Emma Frisch's Feast by Firelight focuses on campfire cooking techniques, and recipes that can be executed outdoors. Photo: Christina Holmes

And despite the intense focus live-fire cooking commands, mastering it is both meditative and relaxing.

“Working with an open flame,” says chef Elise Kornack, formerly of the celebrated (now shuttered) Brooklyn restaurant Take Root, “requires your attention every single second. You cannot control it—only manage it. The whole process is immensely intense, yet also incredibly calming.”

Lecki agrees, “It’s a very focused type of cooking, because you have to actually tend to your feeding source. It’s not like you turn on a gas grill or burner, and just put your pan down. There are a lot of nuances that go with it: the actual fire itself, the way you can build flavor, smoke, different types of wood, adding herbs or pine branches to your fire. For me, [the nuances] make open-fire cooking so much more fun to do, so much more interesting. It’s definitely harder, hotter, and slower, but, ultimately, I find it to be rewarding. Every day the wood is a little different, the conditions are a little different, and you’re constantly problem-solving. No dish comes out exactly the same.”

Kornack also observes “I find the use of fire for cooking to be both inherently primal and distinctly human, and more appropriately, maternal. Women (mothers, daughters, sisters and grandmothers alike) have notoriously been the stewards of the hearth and the keepers of the flame. The fire was/is center of the home, where both substance and warmth emanate. However, since the popularization of backyard grilling, and more recently the surge towards men ‘finding themselves back in the home kitchen’, fire has instead been marketed as a way of reinforcing masculinity.”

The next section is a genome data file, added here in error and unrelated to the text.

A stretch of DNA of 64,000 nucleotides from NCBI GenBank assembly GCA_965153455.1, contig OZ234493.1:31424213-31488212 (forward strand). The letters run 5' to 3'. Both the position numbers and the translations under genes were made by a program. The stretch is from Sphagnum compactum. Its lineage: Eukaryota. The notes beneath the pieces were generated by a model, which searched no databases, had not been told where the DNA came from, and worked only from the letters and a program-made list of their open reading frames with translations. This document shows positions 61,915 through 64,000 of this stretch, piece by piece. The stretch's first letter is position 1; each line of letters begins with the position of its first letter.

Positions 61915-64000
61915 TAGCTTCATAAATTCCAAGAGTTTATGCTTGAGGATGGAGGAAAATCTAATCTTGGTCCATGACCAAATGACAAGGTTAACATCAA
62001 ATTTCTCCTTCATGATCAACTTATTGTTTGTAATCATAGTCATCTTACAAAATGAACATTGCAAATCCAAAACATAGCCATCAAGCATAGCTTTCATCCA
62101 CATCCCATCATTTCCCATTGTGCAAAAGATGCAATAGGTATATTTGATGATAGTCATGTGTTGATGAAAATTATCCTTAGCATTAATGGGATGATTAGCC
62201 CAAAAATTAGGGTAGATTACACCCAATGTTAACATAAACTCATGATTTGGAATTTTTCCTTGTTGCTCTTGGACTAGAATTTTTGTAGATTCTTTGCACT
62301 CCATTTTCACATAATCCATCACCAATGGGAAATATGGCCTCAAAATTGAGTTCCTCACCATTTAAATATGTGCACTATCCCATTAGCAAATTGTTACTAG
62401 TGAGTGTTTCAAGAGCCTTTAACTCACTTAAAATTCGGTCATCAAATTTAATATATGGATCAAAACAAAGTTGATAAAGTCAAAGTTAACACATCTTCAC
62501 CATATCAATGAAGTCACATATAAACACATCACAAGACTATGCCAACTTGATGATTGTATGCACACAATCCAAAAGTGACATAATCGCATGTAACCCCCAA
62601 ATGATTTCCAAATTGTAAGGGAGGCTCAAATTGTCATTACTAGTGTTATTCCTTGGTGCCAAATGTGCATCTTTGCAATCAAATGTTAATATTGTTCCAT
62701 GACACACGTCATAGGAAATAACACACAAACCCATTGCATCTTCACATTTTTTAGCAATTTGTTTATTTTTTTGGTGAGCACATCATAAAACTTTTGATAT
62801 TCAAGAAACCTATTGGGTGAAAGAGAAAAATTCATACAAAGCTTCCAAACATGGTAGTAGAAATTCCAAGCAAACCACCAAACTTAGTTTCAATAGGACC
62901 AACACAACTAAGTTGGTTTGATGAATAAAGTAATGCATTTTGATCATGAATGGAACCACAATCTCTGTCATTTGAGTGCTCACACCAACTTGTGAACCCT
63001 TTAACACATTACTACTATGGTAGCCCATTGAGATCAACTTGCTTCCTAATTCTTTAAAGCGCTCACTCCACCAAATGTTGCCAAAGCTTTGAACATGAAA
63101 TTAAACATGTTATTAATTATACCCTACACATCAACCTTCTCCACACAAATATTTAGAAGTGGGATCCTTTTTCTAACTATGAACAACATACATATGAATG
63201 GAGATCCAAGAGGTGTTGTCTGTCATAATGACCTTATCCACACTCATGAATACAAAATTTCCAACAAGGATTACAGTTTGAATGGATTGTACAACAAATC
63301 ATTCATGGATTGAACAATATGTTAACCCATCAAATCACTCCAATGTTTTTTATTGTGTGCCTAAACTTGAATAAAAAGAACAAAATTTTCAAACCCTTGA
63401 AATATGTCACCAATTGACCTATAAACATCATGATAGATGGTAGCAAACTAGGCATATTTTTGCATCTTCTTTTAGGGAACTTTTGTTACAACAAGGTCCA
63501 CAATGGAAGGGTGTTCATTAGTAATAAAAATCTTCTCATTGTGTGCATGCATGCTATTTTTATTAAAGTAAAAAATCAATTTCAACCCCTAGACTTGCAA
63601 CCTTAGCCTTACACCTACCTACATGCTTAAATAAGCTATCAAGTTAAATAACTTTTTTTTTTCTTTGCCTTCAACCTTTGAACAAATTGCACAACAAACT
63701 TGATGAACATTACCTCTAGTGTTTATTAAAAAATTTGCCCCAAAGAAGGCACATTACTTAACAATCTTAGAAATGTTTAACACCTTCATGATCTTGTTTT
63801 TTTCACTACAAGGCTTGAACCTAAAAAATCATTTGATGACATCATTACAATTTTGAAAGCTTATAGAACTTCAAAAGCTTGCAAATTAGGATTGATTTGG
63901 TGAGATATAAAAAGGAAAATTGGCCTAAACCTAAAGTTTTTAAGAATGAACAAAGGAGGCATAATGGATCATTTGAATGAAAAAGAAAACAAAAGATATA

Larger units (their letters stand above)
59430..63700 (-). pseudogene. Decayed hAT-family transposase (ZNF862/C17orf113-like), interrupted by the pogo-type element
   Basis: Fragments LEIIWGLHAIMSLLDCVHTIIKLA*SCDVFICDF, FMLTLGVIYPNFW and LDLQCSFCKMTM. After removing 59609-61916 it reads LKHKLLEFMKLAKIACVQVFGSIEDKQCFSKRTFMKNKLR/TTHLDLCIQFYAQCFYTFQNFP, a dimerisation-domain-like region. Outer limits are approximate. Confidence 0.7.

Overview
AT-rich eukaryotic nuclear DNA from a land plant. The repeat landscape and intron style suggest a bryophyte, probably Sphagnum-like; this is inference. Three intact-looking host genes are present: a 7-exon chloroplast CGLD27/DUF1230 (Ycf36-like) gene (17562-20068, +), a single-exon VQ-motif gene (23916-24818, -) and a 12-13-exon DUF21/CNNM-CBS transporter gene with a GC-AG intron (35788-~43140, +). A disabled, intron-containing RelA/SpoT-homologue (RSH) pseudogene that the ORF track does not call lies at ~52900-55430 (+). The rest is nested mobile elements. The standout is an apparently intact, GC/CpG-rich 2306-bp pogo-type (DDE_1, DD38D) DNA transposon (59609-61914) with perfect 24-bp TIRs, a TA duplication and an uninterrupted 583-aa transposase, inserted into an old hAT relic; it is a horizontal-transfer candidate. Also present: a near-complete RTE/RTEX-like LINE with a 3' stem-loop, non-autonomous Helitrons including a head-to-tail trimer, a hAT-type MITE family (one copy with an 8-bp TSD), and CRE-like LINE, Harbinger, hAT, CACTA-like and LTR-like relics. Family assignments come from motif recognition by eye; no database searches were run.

That couldn’t be further from the truth. Some women not only cook over fire regularly, but also build their own set-up for cooking outdoors.

Working with an open flame, requires your attention every single second. You cannot control it—only manage it. The whole process is immensely intense, yet also incredibly calming.

Elise Kornack Chef, Take Root; Brooklyn, NY

Gabrielle Eitienne, a cook and writer dedicated to preserving the stories of her elders and reclaiming land in and around her community, moved from New York City to her native town of Apex, North Carolina to immerse herself in African American Southern cooking.

She recalls growing up and watching the men in her family cook outdoors. They’d roast a whole hog, for instance, and she’d always be nearby observing, intrigued and fascinated by the fire. For her birthday, Eitienne recently built her own makeshift pit with cinder blocks and heavy wire, and roasted a banana leaf-wrapped pork shoulder—something she was proud of and empowered by. To Eitienne, live-fire cooking is a way of reconnecting to her history, her people, and her land. “I want to spend every day of my life outside,” she contemplates, “in the yard growing things and building a fire. It just feels right.”

Olga Massov is a food writer and editor. She's a recent transplant to Arlington, Virginia and a homesick Brooklynite. Her upcoming collaboration with James Beard award-winning chef Michael Schwartz, Genuine Pizza: Better Pizza at Home (Abrams), is due out Spring 2019.